Another demand we should make is for a White Paper in the Indian Parliament on the role of Indian agencies in Sri Lanka over the past thirty years and in particular during the past year. Successive Indian governments, politicians and bureaucrats have played a very negative role in the Sri Lankan conflict and should be accountable to the Indian people for what they have done in a neighbouring country in the name of all of us. For there is no doubt in my mind that they will play similar mischief with Indian citizens if they are left unpunished for the international crimes.
In the context of Tamil Nadu itself the widespread support for the rights of Sri Lankan Tamils should be expressed in specific and tangible ways. Mere rhetoric is no longer enough. For example the thousands of Sri Lankan Tamils who have been coming to this state over the past two decades still do not have the basic rights of refugees as per international law. The Indian government has refused to sign the UNHCR treaty on refugees and treats the Sri Lankan Tamils like some unwanted relatives who have suddenly turned up home without an invitation. They are housed in unliveable shelters, their youth denied employment, their children denied proper education and their men arrested arbitrarily on any pretext in a routine manner. It is time for us to demand that they be given basic rights and that the Indian government signs the UNHCR treaty immediately.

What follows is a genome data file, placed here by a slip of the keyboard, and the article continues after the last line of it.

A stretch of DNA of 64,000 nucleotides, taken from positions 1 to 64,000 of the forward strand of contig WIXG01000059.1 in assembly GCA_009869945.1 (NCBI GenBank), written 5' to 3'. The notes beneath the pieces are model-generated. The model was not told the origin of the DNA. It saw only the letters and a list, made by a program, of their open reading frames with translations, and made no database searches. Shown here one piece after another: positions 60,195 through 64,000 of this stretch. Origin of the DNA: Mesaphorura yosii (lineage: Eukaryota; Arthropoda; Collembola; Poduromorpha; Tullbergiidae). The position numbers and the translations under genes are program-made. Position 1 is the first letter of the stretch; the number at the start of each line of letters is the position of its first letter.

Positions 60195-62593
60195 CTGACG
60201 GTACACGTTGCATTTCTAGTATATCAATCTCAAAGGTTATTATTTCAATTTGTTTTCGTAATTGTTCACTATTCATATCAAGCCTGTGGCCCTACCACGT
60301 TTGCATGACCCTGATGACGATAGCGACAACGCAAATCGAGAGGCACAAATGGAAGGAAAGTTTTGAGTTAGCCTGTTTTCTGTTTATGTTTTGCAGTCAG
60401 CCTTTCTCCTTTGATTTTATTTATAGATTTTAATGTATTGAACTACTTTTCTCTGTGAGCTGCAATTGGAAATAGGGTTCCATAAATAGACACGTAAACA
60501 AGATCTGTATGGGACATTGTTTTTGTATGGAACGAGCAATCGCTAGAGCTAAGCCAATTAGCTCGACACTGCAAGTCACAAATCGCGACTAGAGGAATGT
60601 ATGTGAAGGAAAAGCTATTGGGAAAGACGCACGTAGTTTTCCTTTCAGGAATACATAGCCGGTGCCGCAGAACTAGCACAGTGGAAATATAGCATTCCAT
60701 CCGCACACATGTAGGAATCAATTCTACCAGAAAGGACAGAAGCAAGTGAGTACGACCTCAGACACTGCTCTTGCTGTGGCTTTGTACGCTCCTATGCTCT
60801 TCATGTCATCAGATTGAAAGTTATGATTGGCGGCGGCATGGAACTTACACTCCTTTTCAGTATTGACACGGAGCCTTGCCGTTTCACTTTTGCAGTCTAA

I would like to add here that while we are fighting for the rights of Sri Lankan Tamils should we not also fight for the rights of Tamils in Tamil Nadu itself. Is there a shortage of problems in this state – whether it be of health, education, employment, of women or of Dalits? Unless we challenge our own domestic politicians and governments there is nothing very much we can really do to uphold human rights in foreign lands.
At the international level the action that is needed more than anything else today is to bring to justice those in Sri Lanka who are responsible for the mass killings of not just Tamils but also Sinhalas opposed to the regime of Mahinda Rajapakse. The ‘Sri Lankan Model’ of dealing with opponents and dissidence is emerging as a favorite among all the governments in the South Asia region.
There needs to be both a countrywide and international campaign to make sure the perpetrators of war crimes and genocide are brought to justice, for their impunity threatens the lives of many millions more in our region. The fight of the Sri Lankan Tamils for justice therefore is no longer about Sri Lankan Tamils alone but one that involves all of us- our lives, our rights, our democracy and our future.